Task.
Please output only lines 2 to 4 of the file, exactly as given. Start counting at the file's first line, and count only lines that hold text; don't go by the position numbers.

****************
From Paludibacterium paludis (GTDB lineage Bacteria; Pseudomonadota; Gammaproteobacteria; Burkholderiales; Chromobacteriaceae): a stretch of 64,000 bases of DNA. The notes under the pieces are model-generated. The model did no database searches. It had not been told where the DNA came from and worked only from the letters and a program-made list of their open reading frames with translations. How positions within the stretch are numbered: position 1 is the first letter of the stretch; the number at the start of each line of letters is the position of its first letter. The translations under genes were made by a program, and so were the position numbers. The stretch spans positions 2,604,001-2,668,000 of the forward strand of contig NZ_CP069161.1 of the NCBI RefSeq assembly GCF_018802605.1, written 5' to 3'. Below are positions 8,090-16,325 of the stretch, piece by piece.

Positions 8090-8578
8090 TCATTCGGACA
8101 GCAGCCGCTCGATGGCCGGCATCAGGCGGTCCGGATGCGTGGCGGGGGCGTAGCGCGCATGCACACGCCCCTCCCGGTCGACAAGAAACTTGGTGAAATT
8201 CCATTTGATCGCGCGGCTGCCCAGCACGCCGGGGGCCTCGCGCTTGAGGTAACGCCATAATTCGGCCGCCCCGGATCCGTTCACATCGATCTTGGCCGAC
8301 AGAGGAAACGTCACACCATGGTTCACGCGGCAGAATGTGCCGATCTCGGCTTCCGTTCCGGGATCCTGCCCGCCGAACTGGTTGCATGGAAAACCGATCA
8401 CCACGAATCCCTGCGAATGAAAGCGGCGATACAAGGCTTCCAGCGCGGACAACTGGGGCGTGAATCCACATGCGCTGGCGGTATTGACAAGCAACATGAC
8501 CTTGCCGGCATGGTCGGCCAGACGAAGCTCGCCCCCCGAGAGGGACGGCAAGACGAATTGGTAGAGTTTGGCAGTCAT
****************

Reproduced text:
Positions 8090-8578
8090 TCATTCGGACA
8101 GCAGCCGCTCGATGGCCGGCATCAGGCGGTCCGGATGCGTGGCGGGGGCGTAGCGCGCATGCACACGCCCCTCCCGGTCGACAAGAAACTTGGTGAAATT